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breaks African ranks on Zimbabwe
Business Day (SA)
March 22, 2007
ZAMBIA has become the first African
country to openly call for a new approach to be taken on Zimbabwe,
with President Levy Mwanawasa and former president Kenneth Kaunda
separately urging African leaders to intervene in the embattled
Their comments, by far the strongest
to date by African leaders on Zimbabwe’s crisis, are likely to place
SA under greater pressure to change its policy of quiet diplomacy.
This was echoed by local political parties and trade unions across
the spectrum yesterday during rallies to celebrate Human Rights
The recent violence in Zimbabwe has
been condemned across the globe and countries have been calling
on African states, in particular SA, to help end the crackdown on
Zimbabwe’s political opposition. US Secretary of State Condoleezza
Rice raised the matter with South African Foreign Affairs Minister
Nkosazana Dlamini-Zuma during a telephone call last week.
But the South African government seemed
to be sticking to its guns, with government spokesman Themba Maseko
indicating there would be no change in approach. Although Maseko
said the recent beatings of members of Zimbabwe’s opposition Movement
for Democratic Change (MDC) were "unacceptable," he said
SA was still trying to get the Zimbabwean government and the MDC
to the negotiating table.
Mwanawasa said yesterday the Southern
African Development Community (SADC) had failed to make progress
in talks with Zimbabwean President Robert Mugabe. "Quiet diplomacy
has failed to help solve the political chaos and economic meltdown
in Zimbabwe," Mwanawasa said during a five-day state visit
"As I speak right now, one SADC
country has sunk into such economic difficulties that it may be
likened to a sinking Titanic whose passengers are jumping off in
a bid to save their lives."
Zambian government newspapers said
Mwanawasa had suggested SADC would soon take a stand on Zimbabwe.
The regional grouping is due to meet in Tanzania next week to discuss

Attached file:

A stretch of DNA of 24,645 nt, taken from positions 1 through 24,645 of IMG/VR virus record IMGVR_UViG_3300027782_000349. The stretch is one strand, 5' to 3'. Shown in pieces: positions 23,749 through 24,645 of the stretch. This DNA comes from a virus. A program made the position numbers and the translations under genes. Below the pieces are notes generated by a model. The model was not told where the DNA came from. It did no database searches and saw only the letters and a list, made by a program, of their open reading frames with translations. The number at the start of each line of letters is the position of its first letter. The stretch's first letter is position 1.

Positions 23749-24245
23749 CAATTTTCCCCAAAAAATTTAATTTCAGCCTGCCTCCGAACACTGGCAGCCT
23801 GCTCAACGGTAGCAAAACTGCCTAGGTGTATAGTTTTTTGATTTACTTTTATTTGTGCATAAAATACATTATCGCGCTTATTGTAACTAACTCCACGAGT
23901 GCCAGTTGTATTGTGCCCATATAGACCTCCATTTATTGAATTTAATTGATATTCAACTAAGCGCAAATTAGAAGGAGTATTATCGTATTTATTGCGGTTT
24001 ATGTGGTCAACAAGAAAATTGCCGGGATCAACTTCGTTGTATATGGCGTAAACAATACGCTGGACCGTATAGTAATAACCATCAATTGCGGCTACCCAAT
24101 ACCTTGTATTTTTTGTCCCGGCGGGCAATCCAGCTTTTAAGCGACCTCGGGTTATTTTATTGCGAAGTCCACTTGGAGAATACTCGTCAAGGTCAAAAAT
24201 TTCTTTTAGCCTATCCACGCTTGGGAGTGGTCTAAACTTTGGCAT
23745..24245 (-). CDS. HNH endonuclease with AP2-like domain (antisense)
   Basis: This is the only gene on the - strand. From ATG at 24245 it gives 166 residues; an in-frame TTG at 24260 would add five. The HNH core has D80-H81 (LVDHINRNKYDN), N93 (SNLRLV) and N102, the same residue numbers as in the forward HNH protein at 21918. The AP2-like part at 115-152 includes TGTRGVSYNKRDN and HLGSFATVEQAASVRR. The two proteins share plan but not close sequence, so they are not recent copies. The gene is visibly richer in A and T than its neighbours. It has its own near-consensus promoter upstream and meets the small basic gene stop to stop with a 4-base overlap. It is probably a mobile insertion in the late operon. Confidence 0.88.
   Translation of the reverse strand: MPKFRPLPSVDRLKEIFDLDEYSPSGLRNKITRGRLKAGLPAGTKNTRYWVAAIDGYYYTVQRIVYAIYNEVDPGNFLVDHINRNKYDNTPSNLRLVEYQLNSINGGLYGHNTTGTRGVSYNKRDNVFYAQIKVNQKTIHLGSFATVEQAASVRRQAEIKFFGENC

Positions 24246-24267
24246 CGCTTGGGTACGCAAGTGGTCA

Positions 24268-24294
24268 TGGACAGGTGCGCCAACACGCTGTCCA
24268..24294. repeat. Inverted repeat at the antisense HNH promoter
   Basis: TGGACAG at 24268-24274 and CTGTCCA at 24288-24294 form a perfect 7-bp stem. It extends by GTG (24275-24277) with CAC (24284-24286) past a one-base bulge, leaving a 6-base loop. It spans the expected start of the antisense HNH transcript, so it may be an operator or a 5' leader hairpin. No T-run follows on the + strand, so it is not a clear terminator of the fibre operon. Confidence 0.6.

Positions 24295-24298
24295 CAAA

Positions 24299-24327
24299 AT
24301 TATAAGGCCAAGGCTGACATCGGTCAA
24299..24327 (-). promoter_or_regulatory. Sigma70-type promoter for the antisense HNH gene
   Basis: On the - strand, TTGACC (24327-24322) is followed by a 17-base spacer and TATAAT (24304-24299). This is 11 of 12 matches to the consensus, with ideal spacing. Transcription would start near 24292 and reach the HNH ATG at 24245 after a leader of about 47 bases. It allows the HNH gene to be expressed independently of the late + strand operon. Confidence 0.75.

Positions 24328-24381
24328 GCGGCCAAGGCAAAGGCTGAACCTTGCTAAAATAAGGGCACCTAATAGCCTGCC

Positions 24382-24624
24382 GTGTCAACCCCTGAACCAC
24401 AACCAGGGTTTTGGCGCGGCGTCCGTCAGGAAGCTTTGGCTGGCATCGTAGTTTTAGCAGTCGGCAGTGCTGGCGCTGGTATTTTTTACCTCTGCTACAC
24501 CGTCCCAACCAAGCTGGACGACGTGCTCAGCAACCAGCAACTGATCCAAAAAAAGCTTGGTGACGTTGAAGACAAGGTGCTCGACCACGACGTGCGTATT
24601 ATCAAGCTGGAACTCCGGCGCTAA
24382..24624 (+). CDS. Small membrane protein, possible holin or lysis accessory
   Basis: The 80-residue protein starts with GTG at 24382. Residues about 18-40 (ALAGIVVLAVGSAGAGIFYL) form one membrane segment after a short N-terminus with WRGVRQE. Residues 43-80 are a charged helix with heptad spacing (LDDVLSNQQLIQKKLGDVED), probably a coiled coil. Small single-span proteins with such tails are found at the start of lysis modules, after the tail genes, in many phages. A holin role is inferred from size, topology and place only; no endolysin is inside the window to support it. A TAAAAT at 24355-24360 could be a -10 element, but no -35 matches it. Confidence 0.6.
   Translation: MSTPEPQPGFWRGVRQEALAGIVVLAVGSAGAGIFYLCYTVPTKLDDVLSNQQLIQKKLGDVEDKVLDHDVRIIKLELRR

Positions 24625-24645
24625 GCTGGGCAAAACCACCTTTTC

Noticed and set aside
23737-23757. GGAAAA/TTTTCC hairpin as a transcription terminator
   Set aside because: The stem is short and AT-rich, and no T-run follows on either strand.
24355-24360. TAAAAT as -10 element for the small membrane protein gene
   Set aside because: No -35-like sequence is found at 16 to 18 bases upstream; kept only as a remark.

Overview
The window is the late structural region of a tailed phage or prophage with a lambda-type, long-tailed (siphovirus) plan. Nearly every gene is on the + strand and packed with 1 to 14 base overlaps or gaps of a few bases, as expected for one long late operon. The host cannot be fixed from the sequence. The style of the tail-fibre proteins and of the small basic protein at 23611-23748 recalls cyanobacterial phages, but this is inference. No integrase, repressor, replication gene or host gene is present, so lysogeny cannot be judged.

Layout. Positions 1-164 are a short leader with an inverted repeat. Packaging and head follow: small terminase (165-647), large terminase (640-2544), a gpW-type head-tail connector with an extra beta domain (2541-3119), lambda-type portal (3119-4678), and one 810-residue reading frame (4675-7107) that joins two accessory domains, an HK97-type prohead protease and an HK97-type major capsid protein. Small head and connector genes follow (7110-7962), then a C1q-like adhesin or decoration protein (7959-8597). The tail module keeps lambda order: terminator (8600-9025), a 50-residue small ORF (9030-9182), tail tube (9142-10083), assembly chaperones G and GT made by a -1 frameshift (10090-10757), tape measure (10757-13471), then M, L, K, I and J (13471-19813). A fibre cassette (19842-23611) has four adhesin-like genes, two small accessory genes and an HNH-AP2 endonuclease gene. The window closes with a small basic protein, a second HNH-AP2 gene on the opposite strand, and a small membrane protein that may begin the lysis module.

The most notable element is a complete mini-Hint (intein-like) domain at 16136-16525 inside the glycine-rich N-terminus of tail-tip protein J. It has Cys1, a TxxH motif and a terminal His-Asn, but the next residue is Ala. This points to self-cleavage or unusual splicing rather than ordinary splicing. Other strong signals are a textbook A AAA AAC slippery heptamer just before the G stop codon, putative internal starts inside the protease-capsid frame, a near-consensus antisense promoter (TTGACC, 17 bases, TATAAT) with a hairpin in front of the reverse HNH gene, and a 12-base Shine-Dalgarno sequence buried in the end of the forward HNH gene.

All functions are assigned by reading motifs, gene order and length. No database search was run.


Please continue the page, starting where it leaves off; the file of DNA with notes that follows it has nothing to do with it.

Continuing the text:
Kaunda, historically an ally of Mugabe,
urged African leaders to appoint a committee of eminent people to
mediate Zimbabwe’s worsening political crisis.
Kaunda told state-run radio the issue
needed to be resolved urgently.
In SA, the South African Communist
Party (SACP) and the Congress of South African Trade Unions (Cosatu)
said it was a shame that while SA was celebrating Human Rights Day
yesterday, the citizens of neighbouring Zimbabwe were being subjected
to all kinds of human rights abuses.
Democratic Alliance leader Tony Leon
said SA was using bureaucratic excuses to shield tyrants and despots
from international scrutiny.
"It speaks volumes that the government
could not even bring itself to condemn last week’s arrest and torture
of MDC leader Morgan Tsvangirai," he said.
Freedom Front Plus leader Pieter Mulder
said SA’s behaviour concerning Zimbabwe was "sad" considering
all the work President Thabo Mbeki had done to improve the image
Independent Democrats leader Patricia
de Lille said that as South Africans celebrated Human Rights Day,
they needed to think of Zimbabweans being "subjected to the
kind of tyranny reminiscent of the apartheid regime and its security
Cosatu spokesman Patrick Craven said
the union federation’s campaign for human rights and democracy in
Zimbabwe needed to be intensified. The union dedicated the day to
members of Zimbabwe’s
Congress of Trade Unions, members of which would be risking
their lives on April 3-4 when they took part in a stayaway.
South African organisations were also
planning events in solidarity with the Zimbabweans, he said.
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